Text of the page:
4. The Choice About Eggs
I grew up poor. My mother was incredible and well educated, but it was just the two of us, and circumstances were such that we were barely scraping by. Mom, however, believed that when there was some money, no matter how little, you should do something nice for yourself. Sometimes all my mother could afford was a Happy Meal. Sometimes our “something nice” was free, for example, she’d figure out the day at an art museum when we didn’t have to pay.
Of course, I am not a little girl anymore and I’m in a better financial place. I’m still frugal, though. But one day, I was at a friend’s house. She made me some scrambled eggs. They were just simple, plain eggs, but they were so fresh and buttery, the way eggs tasted when I was a kid and spent time with my grandparents in rural New Jersey. My friend had found them at a farmers’ market nearby, from a woman I started calling the Egg Lady. A dozen large eggs cost $5, which is really just ridiculous. But I paid it, and I keep paying it. Every once in while it’s okay to forgo the practical in favor of the joyful and delicious, it’s okay to allow yourself that moment of pleasure.
5. The Choice to Hear that Brutal Truth
At the age of 36, I applied to the Iowa Writer’s Workshop and, to my complete surprise, I was accepted. At the time, I was working on a novel that was really a thinly disguised memoir. My first instructor was Marilynne Robinson, a writer whom I hold in the greatest esteem.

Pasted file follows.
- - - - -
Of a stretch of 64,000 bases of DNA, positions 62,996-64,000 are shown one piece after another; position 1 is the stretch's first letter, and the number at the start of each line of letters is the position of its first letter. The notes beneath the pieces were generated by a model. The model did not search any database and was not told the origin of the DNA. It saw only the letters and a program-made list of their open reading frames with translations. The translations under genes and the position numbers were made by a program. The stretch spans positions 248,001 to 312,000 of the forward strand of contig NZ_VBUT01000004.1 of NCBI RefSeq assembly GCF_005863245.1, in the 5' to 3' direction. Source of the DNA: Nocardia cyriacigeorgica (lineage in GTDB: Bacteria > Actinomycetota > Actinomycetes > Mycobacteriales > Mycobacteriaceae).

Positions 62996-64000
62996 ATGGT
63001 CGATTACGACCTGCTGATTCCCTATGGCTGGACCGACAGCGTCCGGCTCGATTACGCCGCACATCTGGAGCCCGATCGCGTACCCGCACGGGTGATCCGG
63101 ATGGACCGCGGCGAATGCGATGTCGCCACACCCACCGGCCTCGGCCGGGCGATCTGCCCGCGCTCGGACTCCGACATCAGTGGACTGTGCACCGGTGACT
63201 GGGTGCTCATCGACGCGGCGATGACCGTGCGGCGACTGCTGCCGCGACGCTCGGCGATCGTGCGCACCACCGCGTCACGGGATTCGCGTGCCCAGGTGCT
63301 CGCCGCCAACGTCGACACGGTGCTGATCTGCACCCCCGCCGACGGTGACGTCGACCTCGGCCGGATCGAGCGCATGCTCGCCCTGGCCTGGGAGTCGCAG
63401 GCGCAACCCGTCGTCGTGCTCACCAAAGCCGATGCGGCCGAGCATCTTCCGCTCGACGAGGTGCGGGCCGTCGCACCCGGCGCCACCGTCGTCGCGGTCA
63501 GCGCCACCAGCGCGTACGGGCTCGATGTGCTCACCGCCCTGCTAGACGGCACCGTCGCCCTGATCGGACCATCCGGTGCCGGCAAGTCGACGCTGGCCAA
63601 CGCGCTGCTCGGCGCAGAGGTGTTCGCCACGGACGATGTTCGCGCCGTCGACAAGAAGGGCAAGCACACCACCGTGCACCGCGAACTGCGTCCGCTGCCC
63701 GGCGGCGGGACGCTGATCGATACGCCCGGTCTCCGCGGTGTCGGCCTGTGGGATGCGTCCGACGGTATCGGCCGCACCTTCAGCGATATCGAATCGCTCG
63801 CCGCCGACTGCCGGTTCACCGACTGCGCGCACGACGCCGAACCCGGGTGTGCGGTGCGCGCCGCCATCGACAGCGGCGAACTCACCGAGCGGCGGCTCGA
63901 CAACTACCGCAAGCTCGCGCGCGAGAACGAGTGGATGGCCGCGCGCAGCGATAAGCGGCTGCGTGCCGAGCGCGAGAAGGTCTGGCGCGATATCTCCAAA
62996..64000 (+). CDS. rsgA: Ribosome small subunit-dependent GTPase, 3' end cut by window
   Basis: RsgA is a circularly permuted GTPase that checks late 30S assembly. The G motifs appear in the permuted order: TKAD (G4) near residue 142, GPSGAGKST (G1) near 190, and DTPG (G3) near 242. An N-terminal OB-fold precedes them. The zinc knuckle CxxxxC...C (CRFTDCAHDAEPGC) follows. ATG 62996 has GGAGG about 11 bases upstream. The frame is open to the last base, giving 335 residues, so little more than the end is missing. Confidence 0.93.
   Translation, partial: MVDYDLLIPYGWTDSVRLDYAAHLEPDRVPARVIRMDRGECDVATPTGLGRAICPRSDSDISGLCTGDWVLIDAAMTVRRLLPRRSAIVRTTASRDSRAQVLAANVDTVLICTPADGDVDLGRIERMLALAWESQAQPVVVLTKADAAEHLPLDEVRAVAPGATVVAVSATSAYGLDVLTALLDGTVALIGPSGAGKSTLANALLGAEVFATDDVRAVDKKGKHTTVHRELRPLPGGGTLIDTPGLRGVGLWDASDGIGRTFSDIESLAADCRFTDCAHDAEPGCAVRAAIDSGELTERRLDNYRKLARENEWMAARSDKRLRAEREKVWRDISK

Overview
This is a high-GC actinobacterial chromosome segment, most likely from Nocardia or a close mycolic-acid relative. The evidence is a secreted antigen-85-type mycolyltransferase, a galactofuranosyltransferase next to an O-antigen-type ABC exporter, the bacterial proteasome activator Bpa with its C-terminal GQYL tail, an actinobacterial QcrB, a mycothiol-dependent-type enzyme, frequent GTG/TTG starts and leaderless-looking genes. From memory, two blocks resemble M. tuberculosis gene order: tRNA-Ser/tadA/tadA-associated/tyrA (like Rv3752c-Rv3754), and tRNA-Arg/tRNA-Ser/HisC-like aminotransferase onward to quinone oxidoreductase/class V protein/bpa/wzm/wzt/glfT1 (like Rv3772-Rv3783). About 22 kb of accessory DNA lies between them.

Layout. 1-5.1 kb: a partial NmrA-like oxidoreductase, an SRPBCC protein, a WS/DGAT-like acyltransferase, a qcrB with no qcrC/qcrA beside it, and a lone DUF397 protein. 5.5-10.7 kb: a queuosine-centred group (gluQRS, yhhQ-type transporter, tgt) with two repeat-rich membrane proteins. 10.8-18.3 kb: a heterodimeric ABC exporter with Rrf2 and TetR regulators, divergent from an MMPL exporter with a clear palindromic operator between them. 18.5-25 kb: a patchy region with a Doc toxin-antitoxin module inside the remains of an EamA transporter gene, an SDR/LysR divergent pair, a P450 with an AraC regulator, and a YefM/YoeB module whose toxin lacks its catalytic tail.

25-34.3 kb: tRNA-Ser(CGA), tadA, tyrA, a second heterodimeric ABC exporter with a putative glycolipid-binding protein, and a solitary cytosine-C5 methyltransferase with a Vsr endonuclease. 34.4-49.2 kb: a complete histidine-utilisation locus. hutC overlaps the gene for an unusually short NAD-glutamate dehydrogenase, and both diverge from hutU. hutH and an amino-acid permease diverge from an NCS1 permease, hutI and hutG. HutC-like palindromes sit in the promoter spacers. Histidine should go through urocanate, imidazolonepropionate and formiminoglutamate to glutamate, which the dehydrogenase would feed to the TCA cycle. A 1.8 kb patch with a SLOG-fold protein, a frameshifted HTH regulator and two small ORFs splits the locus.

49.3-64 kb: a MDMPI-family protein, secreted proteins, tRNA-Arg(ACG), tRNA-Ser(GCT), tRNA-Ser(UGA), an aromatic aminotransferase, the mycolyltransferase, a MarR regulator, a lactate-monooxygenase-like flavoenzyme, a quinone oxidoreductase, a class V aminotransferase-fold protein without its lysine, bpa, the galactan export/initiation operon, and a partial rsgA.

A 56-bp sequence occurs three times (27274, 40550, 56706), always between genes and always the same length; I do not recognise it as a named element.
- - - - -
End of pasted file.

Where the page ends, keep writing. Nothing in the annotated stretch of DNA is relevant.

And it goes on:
In the workshop, you bring in a portion of your manuscript and everyone discusses it. You’re not allowed to speak. You simply take notes. As my classmates reviewed my pages, they were relatively gentle with me. At the end of the class, there was a long silence, and finally Marilynne spoke. “Well,” she said. “It is true that the characters are not sufficiently complex to the situation in which you have placed them.”
To someone who’s not a writer, her comment probably doesn’t sound like a big deal, but it basically means that your characters are a mess—and if your characters are a mess, then you have nothing. It was devastating. I don’t know how I got through the rest of the class. I went home and cried for days and days, thinking “What am I doing here? I can’t write. I am a sham and a fraud.” After a few weeks, I got myself together. Marilynne was absolutely and utterly right. My characters lacked depth. I had to buckle down and face the two options: weep and move back home, or accept an upsetting dose of reality and continue with the business of trying to be a writer. Just about everyone encounters this kind of decision sooner or later: to put themselves in a position where they may have to confront the news they least want to hear. But once I’d done it—and mourned the loss of my first flawed efforts—I began The Twelve Tribes of Hattie.
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